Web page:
For speeding up the ripening process, read on!
The Brown Paper Bag Technique
- Place your avocados in a brown paper bag and set them aside for 3-4 days.
Just like bananas, avocados release ethylene gas, which helps them soften when harvested. So, placing underripe avocados in a brown paper bag will let the fruits sit in a compact space with the ethylene gas, hence speeding up the ripening process. Keep an eye out over the next 3-4 days, and your avocados will be ripe and ready.
Pair Your Underripe Avocados With Other Fruits
- Place underripe avocados in a brown paper bag with apples or bananas. These fruits release large amounts of ethylene gas. Once the gas concentrates, your avocados become soft within a day or two.
Underripe Avocados In a Bowl of Rice
- In a bowl of uncooked rice, place your underripe avocados. The rice will help trap the ethylene gas and will help ripen avocados quickly.
The Ultimate 5-Step Oven Technique
- Preheat oven to 200º F.
- Wash avocados and pat them dry on a clean kitchen counter.
- Place avocado in foil and set it on a baking sheet.
- Place the baking tray in the oven for 10 minutes.
- Remove the tray and let your avocados cool for 10 minutes.
4. Everything You Need To Know About Hass Avocados
The Hass avocado is one of the most popular avocados compared to its 14 other counterparts. This is because it is high in fat, which gives it the perfect creamy consistency that you want when meal planning.
If you want to make a batch of fresh ice cream or avocado sandwiches, Hass would be the best kind of fruit to choose followed by Maluma.
Hass makes up for 95% of the avocados in the US, but it didn’t come into existence until the 1920s! In fact, in 1926, Rudolph Hass, a postal worker purchased avocado seeds from a local nursery.
He then began sourcing seeds from various locations. Although some of the fruits he harvested grew into immature trees. He then went on to patent ‘Hass’ avocados.
5. Dalstrong Tools You Will Need To Make the Best Avocado Recipes
The best chef knives and cutting boards at Dalstrong that you need to cut avocados!
This chef’s knife is precision-forged from a single piece of high-carbon, premium quality German ThyssenKrupp steel. It is hardened at 56+ Rockwell to take on the robust nature of all the avocados out there. The only knife you need to cut avocados.
- The blade is wider than most knives, which makes it a great transitioning tool from the cutting board to your pot and pan set.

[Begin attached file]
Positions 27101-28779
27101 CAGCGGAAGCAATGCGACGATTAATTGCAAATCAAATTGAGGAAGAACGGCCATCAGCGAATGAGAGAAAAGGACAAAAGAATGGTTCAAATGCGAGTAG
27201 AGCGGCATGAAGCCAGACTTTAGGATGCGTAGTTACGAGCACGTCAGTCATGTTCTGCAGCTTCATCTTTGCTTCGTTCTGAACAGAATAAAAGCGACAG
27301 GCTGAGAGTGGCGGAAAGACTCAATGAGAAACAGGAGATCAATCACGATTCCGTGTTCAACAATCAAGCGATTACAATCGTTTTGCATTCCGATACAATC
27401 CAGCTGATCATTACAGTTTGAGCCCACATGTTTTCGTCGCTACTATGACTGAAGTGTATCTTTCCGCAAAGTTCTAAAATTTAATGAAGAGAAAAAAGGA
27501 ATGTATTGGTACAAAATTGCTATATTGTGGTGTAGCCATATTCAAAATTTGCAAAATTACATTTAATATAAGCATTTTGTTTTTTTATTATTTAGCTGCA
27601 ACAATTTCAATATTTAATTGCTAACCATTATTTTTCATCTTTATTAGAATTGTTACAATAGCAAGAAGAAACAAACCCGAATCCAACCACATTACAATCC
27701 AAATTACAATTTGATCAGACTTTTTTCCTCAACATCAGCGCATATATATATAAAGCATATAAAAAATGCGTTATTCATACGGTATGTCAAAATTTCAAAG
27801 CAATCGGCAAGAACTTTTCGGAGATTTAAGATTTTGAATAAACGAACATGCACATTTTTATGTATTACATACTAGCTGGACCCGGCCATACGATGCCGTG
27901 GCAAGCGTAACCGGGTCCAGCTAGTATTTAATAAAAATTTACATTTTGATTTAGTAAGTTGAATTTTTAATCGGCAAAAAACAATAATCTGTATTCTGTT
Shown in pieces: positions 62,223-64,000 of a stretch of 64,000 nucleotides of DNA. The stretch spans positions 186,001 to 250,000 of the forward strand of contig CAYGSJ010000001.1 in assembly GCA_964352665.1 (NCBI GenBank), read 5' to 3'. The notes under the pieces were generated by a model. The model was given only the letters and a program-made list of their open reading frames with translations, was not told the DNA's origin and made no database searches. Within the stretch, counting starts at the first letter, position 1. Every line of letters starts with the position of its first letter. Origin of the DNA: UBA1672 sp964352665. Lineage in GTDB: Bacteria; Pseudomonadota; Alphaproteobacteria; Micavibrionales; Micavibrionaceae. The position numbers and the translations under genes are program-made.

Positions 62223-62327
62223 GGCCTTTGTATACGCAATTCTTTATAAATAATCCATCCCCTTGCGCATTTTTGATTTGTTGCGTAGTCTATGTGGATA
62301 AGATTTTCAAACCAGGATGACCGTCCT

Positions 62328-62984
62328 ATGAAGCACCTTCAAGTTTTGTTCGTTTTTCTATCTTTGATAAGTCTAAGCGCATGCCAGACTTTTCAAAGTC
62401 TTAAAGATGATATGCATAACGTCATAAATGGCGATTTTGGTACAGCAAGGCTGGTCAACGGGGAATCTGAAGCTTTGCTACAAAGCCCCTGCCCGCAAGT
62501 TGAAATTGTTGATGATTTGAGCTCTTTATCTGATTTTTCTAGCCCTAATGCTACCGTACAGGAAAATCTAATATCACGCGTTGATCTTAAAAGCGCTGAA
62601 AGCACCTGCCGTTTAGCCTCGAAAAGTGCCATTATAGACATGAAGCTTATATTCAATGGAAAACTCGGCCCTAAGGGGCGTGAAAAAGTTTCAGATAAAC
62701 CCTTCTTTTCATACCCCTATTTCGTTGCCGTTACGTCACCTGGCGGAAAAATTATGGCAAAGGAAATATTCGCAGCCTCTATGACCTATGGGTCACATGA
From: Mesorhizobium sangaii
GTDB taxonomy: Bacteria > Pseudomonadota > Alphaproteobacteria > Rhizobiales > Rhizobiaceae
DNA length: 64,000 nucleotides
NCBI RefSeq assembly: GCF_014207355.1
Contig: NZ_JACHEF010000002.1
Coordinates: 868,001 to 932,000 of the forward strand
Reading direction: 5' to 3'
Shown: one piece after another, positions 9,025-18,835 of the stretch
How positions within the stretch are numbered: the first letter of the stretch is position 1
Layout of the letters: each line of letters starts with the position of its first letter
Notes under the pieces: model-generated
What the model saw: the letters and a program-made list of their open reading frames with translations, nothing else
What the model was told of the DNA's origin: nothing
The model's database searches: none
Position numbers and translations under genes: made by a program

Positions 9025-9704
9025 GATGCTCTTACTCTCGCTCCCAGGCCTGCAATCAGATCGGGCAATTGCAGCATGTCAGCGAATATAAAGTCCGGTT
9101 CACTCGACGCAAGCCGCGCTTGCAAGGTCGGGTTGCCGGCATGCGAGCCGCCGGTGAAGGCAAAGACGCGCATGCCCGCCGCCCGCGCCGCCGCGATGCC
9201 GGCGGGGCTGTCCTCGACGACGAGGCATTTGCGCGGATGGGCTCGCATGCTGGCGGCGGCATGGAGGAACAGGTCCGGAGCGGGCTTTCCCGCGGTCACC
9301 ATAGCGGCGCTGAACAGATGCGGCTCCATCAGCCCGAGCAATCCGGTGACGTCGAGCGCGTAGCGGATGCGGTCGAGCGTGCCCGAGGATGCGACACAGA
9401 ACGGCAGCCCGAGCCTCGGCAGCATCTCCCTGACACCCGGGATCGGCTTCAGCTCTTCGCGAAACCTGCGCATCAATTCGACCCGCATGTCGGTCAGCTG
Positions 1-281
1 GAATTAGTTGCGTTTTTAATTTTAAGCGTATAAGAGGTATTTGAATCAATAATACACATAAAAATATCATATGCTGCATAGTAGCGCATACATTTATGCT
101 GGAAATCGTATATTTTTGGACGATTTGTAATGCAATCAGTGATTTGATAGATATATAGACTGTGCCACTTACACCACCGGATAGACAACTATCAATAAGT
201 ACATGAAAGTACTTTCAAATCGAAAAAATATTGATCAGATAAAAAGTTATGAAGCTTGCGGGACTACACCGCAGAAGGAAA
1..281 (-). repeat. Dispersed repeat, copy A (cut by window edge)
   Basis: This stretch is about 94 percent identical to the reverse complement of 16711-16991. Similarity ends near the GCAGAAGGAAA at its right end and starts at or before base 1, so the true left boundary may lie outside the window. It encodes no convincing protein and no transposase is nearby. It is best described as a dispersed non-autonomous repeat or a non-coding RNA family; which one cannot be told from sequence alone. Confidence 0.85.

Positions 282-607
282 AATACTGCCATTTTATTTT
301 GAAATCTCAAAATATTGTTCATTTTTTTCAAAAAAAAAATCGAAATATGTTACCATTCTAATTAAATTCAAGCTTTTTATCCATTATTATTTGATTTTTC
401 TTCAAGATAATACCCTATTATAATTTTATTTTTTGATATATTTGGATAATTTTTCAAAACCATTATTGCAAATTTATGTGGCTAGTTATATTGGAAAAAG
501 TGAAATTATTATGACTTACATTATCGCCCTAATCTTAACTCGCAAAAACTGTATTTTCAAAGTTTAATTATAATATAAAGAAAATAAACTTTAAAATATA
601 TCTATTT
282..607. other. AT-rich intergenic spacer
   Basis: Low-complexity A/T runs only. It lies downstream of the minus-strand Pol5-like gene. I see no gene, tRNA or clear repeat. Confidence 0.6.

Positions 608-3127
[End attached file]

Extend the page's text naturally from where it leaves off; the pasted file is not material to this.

- This knife is a great tool for both, home cooks and professional chefs.
- If you think it is the perfect time to upgrade to a slightly bigger knife in terms of length and height, I would suggest this knife.
- If you prefer a chef’s knife with slightly higher maintenance, other knives in our collection may be better suited for you.
Whether you’re a home cook or a professional, this knife is a catch for those that struggle to cut avocados with a kitchen knife. It is made with Japanese AUS-8 steel. The handle is made with premium quality Pakkawood.
- A premium quality knife at a mid-range price.
- Full tang for strength and robustness.
- Although it is affordable, it may be better suited for a professional home cook, if not a chef.
- This knife features a standard 8" blade, which is appropriate for most users but some people prefer a shorter blade like the Gladiator above, or a longer one, like the Kiritsuke style below.
Made with Japanese AUS-8 steel, the blade is razor-sharp and hand-sharpened at 13-15º degrees.
- Full tang for robustness and safer chopping.
- The blade is tapered to provide flexibility and durability.
- Could be out of budget for some.
- This knife is engineered for push cut efficiency, so if you prefer a rock chop motion you may want a more traditional chef's knife shape.
This vegetable deflector knife glides past tough fruits and vegetables, which makes it perfect to cut avocados. The tapered blade is hardened with 56+ Rockwell and a satin finish.
- This is the ultimate vegetable chef’s knife that is perfect to cut avocado in half.
- The tall blade provides knuckle clearance and makes meal planning easy.
- If you prefer chef knives with a smaller blade, I suggest this knife.
- This knife may not fit your budget.
This cutting board is excellent for cutting underripe avocados for fries or pickles. Made with premium quality Teak Wood, this cutting board won’t disappoint you.
- Resistant to bacteria and water.
- Infused with moisturizing oils for added durability.
- This cutting board has a higher price tag, but for all the right reasons.
- You may prefer a cutting board that is thinner in width. So, I suggest this cutting board.
6. Frequently Asked Questions
How can you tell if an avocado is ripe without squeezing?
If an avocado has a dark green color with black specks on the skin and feels mushy, the avocado is ripe and ready.
Can you eat an avocado that is not ripe?
Eating underripe avocados is completely safe. You can make fries or pickles with them.
How do I ripen an avocado quickly?
For speeding up the ripening process, you can place the underripe avocados in a brown paper bag for 3-4 days. Or, you could place avocado in foil and then bake for 10 minutes at 200º F.
Should you refrigerate avocados?
When an avocado ripens, you can place it in the refrigerator. But, placing unripe avocados in the refrigerator will slow the ripening process.